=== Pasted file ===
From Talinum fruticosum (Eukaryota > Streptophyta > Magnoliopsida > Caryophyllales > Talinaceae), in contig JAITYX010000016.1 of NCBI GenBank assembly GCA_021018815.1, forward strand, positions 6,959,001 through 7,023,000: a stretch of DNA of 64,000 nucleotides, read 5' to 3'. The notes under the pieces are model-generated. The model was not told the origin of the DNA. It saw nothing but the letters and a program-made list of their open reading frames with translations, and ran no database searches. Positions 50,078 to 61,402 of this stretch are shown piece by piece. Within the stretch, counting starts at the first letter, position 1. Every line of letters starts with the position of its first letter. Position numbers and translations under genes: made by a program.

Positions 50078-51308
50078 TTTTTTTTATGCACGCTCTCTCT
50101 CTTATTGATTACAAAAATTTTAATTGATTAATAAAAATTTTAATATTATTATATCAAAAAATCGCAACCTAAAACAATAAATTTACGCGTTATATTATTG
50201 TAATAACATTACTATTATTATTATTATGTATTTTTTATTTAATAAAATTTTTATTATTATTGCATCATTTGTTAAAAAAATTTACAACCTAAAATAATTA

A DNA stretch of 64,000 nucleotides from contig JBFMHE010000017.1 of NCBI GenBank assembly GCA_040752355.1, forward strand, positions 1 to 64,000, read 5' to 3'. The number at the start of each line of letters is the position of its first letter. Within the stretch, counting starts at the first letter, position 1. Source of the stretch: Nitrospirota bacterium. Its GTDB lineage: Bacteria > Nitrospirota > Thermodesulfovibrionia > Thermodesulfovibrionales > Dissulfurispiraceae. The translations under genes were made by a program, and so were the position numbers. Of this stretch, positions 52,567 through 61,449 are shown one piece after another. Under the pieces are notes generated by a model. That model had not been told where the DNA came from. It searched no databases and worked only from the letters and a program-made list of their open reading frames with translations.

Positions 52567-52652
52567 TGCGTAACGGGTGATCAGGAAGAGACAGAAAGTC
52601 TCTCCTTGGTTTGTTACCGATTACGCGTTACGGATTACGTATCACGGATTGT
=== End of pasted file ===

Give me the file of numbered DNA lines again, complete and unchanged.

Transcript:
From Talinum fruticosum (Eukaryota > Streptophyta > Magnoliopsida > Caryophyllales > Talinaceae), in contig JAITYX010000016.1 of NCBI GenBank assembly GCA_021018815.1, forward strand, positions 6,959,001 through 7,023,000: a stretch of DNA of 64,000 nucleotides, read 5' to 3'. The notes under the pieces are model-generated. The model was not told the origin of the DNA. It saw nothing but the letters and a program-made list of their open reading frames with translations, and ran no database searches. Positions 50,078 to 61,402 of this stretch are shown piece by piece. Within the stretch, counting starts at the first letter, position 1. Every line of letters starts with the position of its first letter. Position numbers and translations under genes: made by a program.

Positions 50078-51308
50078 TTTTTTTTATGCACGCTCTCTCT
50101 CTTATTGATTACAAAAATTTTAATTGATTAATAAAAATTTTAATATTATTATATCAAAAAATCGCAACCTAAAACAATAAATTTACGCGTTATATTATTG
50201 TAATAACATTACTATTATTATTATTATGTATTTTTTATTTAATAAAATTTTTATTATTATTGCATCATTTGTTAAAAAAATTTACAACCTAAAATAATTA

A DNA stretch of 64,000 nucleotides from contig JBFMHE010000017.1 of NCBI GenBank assembly GCA_040752355.1, forward strand, positions 1 to 64,000, read 5' to 3'. The number at the start of each line of letters is the position of its first letter. Within the stretch, counting starts at the first letter, position 1. Source of the stretch: Nitrospirota bacterium. Its GTDB lineage: Bacteria > Nitrospirota > Thermodesulfovibrionia > Thermodesulfovibrionales > Dissulfurispiraceae. The translations under genes were made by a program, and so were the position numbers. Of this stretch, positions 52,567 through 61,449 are shown one piece after another. Under the pieces are notes generated by a model. That model had not been told where the DNA came from. It searched no databases and worked only from the letters and a program-made list of their open reading frames with translations.

Positions 52567-52652
52567 TGCGTAACGGGTGATCAGGAAGAGACAGAAAGTC
52601 TCTCCTTGGTTTGTTACCGATTACGCGTTACGGATTACGTATCACGGATTGT